The Trump administration asked the Supreme Court to hold “in abeyance” litigation over whether a federal district court or a federal court of appeals has jurisdiction to rule whether the current 2015 Waters of the United States (WOTUS) definitional rule violates the Clean Water Act. On April 2, 2017 the Supreme Court denied the motion, allowing the litigation to proceed.

President Trump’s February 28, 2017 executive order Restoring the Rule of Law, Federalism, and Economic Growth by Reviewing the “Waters of the United States” Rule calls for the “rescinding or revising” of the WOTUS rule. Many state and local governments objected to the broad nature of this rule, in particular to the expansive definition of ditches and the ambiguous definition of tributaries.  Continue reading


What Will Happen Now to the Clean Power Plan Litigation?

While President Trump’s executive order (EO) on Promoting Energy Independence and Economic Growth merely calls for the “review” of the Clean Power Plan (CPP), it has been widely viewed as the President’s first step to dismantle President Obama’s signature climate change measure. The EO goes on to say that after review, the Environmental Protection Agency (EPA) “if appropriate, shall, as soon as practicable, suspend, revise, or rescind the guidance, or publish for notice and comment proposed rules suspending, revising, or rescinding those rules.”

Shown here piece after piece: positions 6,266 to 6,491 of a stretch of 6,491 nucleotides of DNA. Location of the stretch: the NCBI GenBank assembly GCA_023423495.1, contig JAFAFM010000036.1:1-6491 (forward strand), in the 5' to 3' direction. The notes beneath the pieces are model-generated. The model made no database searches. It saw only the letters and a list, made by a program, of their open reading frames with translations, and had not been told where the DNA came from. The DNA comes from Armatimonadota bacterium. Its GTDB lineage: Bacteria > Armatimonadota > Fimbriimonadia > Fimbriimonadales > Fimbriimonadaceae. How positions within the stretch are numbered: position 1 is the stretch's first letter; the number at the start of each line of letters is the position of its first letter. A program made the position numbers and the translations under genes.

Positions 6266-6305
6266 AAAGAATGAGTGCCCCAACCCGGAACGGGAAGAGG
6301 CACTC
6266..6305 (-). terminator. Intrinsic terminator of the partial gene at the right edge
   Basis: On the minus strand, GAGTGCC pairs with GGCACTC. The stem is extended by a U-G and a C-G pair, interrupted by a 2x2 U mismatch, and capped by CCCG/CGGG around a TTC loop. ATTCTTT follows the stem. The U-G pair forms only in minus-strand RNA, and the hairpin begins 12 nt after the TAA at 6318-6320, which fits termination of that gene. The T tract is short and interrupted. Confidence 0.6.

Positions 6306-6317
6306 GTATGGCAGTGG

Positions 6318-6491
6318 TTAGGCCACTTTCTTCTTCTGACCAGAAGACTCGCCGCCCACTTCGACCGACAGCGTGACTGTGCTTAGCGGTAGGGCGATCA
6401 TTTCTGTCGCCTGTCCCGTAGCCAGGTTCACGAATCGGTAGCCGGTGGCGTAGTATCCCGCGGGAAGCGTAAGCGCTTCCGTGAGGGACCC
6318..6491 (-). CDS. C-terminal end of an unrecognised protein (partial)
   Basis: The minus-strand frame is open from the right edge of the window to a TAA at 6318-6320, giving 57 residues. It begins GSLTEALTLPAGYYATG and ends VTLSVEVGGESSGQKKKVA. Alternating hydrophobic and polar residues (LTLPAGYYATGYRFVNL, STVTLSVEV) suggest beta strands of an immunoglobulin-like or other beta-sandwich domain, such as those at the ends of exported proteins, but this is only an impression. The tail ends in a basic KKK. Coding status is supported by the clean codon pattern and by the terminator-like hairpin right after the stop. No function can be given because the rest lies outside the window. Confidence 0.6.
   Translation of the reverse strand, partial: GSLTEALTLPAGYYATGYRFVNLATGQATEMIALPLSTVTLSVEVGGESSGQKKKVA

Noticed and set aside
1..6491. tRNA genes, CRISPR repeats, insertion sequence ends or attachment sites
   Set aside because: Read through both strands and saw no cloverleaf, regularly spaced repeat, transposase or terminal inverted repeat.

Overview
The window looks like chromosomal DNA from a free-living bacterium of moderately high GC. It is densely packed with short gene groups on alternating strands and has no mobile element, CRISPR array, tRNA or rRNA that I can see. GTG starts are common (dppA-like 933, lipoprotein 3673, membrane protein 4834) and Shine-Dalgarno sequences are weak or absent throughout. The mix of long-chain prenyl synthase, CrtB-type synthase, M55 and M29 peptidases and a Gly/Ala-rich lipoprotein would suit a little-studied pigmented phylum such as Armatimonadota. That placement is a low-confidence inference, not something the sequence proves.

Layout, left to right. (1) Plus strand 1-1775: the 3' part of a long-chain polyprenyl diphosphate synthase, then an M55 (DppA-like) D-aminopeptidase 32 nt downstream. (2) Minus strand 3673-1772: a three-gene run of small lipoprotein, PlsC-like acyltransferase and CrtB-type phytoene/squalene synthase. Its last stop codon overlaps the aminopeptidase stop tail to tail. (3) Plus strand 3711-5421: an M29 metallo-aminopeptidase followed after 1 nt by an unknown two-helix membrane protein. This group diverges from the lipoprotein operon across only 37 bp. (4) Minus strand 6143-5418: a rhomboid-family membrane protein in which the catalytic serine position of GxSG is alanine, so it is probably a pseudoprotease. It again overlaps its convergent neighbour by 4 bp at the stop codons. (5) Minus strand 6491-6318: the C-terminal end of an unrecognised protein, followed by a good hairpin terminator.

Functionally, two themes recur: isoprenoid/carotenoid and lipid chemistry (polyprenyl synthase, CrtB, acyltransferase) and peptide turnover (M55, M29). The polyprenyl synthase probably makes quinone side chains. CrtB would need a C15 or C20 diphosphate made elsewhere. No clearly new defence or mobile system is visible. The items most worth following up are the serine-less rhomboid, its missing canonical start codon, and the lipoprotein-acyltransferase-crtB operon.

According to the CPP, by 2030 carbon pollution from the power sector is supposed to be 32 percent below 2005 levels. State-by-state targets are to be accomplished by increased production of renewable energy.

A number of states sued the Obama administration claiming the CPP regulations exceeded EPA’s authority under the Clean Air Act. In February 2016, the Supreme Court prevented the CPP regulations from going into effect until the D.C. Circuit Court of Appeals (and the Supreme Court, if it chooses to) rules on the regulations. Continue reading